I should have known the mayo had gone south. I mean, my tuna fish sandwich last night didn't taste entirely right. The Boyfriend said, "Well did you smell the mayo?" I said, "Yeah, it smelled like mayo." How was I supposed to know it was starting to get funky? So I'm not at work, having spent my morning in the bathroom.
Ah well, this too shall pass. At least I had a very good book to keep me company. And stand back....it was a Chick Lit novel. I know! I can't believe I loved it either!
(Now before you start sending hateful comments, I have nothing against Chick Lit. It's just it very, very rarely works for me unless it's blended with another genre - mainly mystery. So to find a highly enjoyable straight Chick Lit novel, let alone one that's a keeper, is sort of like Wendy's Version Of The Holy Grail)
Anyway, it's Ex And The Single Girl by Lani Diane Rich - who won the RITA this summer for Best First Novel and who I had never heard of. Not surprising since she writes romantic comedy and Chick Lit - two sub genres that I have a bumpy past with. Anyway, Ex is super fantastic, and I know it's $12.95 and under 300 pages - but dagnabit, it's worth a library run.
Portia Fallon has been dumped, on Valentine's Day no less. Peter didn't even have the decency to break up to her face. No he scribbled a hasty goodbye on the title page of his well-reviewed but poor selling literary novel. So for the last several months Portia has been moping, not working on her dissertation, drinking a lot of chardonnay, eating Cheetos and watching Pride & Prejudice over and over and over.....
Then her mother calls. Mags says she's hurt her back. Please come home and help us run the family bookstore. The "us" being Mags, Vera (aunt) and Bev (grandma). Portia doesn't want to go home. Then she looks in a mirror and realizes she's about one step away from becoming a Crazy Cat Lady. So she sublets her Syracuse apartment and makes the drive to Truly, Georgia.
Slight problem on her arrival though. Mags isn't hurt. The back is fine. No, the Miz Fallons have merely conspired to get Portia home so she can get laid. They even have the perfect candidate for a Flyer (Miz Fallons term for "Rebound Man"). He's sexy British spy novelist, Ian Beckett - who just happens to be in town working on his latest novel.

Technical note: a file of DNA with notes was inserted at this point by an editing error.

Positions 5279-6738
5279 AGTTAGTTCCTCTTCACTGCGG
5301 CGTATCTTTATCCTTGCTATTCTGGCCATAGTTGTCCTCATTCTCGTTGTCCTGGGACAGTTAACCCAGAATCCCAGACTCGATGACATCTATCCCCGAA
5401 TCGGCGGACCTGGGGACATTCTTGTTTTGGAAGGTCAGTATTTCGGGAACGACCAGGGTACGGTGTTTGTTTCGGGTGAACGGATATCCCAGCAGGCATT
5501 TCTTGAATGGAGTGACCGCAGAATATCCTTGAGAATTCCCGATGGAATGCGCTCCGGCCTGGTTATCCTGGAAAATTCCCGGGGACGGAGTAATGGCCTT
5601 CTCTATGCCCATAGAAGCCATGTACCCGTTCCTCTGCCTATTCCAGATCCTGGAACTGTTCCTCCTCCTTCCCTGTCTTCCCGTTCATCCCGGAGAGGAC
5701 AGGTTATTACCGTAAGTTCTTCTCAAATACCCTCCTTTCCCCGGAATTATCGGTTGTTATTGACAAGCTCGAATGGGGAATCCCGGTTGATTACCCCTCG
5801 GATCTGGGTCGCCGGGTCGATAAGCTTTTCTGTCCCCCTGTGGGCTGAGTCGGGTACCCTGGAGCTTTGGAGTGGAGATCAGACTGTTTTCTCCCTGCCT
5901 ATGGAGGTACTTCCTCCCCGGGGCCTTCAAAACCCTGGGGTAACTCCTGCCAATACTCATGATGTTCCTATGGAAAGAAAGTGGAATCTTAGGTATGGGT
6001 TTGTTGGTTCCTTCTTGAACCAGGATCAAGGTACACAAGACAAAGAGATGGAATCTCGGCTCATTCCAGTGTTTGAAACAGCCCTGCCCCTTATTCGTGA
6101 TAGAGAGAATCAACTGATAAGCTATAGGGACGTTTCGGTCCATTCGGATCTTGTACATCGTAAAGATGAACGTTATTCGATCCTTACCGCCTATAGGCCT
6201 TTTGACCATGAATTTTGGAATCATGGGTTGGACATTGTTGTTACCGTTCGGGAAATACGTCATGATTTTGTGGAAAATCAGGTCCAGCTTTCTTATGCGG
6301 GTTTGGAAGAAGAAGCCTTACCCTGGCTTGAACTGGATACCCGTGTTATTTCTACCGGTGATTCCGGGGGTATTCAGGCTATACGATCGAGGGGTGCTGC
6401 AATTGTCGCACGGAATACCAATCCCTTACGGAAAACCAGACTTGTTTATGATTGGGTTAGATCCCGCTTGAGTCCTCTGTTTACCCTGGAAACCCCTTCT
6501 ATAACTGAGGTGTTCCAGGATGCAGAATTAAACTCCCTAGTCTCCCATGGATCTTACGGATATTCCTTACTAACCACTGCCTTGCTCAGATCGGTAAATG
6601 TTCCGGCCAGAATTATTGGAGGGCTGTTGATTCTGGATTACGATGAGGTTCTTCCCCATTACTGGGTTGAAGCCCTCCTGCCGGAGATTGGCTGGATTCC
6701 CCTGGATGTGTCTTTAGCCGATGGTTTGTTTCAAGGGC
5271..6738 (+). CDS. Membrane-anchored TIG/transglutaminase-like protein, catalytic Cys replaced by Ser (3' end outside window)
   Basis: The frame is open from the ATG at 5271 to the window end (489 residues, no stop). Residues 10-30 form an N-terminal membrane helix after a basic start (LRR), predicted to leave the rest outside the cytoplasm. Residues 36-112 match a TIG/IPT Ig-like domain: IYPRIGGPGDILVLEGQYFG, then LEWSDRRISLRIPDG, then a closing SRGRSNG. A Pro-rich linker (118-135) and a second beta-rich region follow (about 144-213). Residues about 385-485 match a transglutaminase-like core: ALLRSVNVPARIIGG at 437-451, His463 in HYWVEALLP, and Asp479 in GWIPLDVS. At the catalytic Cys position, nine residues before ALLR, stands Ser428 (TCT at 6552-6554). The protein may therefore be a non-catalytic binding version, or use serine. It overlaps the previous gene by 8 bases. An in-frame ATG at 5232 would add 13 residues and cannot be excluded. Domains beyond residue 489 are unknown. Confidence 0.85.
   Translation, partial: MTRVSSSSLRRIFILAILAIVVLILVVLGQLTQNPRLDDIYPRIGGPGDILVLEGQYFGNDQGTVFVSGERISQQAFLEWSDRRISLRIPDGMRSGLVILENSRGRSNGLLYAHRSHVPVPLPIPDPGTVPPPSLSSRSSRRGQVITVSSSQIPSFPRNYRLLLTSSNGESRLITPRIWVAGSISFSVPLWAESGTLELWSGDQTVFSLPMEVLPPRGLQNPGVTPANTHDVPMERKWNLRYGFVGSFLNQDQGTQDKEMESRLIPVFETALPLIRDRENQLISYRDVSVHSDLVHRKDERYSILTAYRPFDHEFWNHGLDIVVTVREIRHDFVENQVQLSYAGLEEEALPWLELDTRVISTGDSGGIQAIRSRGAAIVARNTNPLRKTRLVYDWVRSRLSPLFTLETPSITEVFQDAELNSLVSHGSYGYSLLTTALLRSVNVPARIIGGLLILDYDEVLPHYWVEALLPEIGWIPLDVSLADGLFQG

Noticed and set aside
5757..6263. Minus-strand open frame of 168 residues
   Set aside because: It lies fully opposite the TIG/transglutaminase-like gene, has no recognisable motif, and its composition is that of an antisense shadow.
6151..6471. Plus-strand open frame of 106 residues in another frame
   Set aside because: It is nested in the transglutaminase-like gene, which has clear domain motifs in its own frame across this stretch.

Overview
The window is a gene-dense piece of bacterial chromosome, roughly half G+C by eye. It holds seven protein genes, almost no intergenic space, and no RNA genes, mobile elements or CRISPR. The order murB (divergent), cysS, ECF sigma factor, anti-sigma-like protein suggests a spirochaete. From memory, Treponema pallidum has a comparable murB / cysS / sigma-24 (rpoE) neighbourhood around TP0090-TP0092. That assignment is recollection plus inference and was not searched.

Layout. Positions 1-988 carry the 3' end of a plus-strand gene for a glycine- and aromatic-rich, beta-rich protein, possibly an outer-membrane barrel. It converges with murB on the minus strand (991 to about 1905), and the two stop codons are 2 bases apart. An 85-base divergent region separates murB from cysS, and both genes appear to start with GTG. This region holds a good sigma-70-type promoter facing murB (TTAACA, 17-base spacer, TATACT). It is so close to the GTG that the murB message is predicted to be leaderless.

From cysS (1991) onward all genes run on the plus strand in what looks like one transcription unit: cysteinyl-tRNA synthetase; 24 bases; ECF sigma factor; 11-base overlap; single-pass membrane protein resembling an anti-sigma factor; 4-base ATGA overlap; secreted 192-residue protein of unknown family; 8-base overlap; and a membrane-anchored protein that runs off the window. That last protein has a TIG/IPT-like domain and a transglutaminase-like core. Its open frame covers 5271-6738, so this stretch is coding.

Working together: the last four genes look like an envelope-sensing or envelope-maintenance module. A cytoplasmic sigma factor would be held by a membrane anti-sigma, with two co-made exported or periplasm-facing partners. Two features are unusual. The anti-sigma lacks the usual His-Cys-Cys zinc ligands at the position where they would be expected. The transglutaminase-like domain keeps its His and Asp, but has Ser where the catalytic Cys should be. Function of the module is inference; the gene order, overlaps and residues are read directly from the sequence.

I really enjoyed this book on several levels. The writing is crisp and breezy, the dialogue sparkling and the characters endearingly eccentric. However, it is ultimately the emotional exploration and romance that sells me on this story. Rich writes funny very well, and it would have been very easy for her to stick with funny and not have Portia really examine her life. To figure out the mess she's in, Portia must confront the family curse (Penis Teflon - the fact that no man "sticks" to a Miz Fallon) and really look not only within herself but at the women who raised her.
The romance is sweet because Ian is slightly befuddled by the Miz Fallons, but never lets on. You can just tell they charm the dickens out of him even if they are a bit "barmy" (crazy). He and Portia are soon enjoying a lovely friendship and repartee when the Peter situation rears up. What's nice here is that Rich doesn't populate her story with any villains. No, even the guy you think is "bad" is allowed to be a "real" person. This makes Portia's decision and choices all the more complex.
As readers of this blog have undoubtedly noted, I've been a bit whiny about the books I've read lately. They've been "OK" but not "good" let alone "great." The problem was I wasn't reading anything that had a real emotional undercurrent. Nothing where the characters really had to think and work to achieve a happily-ever-after. Portia had to work, and because she did, even if she didn't get a traditional happily-ever-after I knew she would be just fine. In fact, I'd take that to the bank.
A really excellent novel. Highly recommended indeed and only my third "keeper" of the year. What can I say? I'm stingy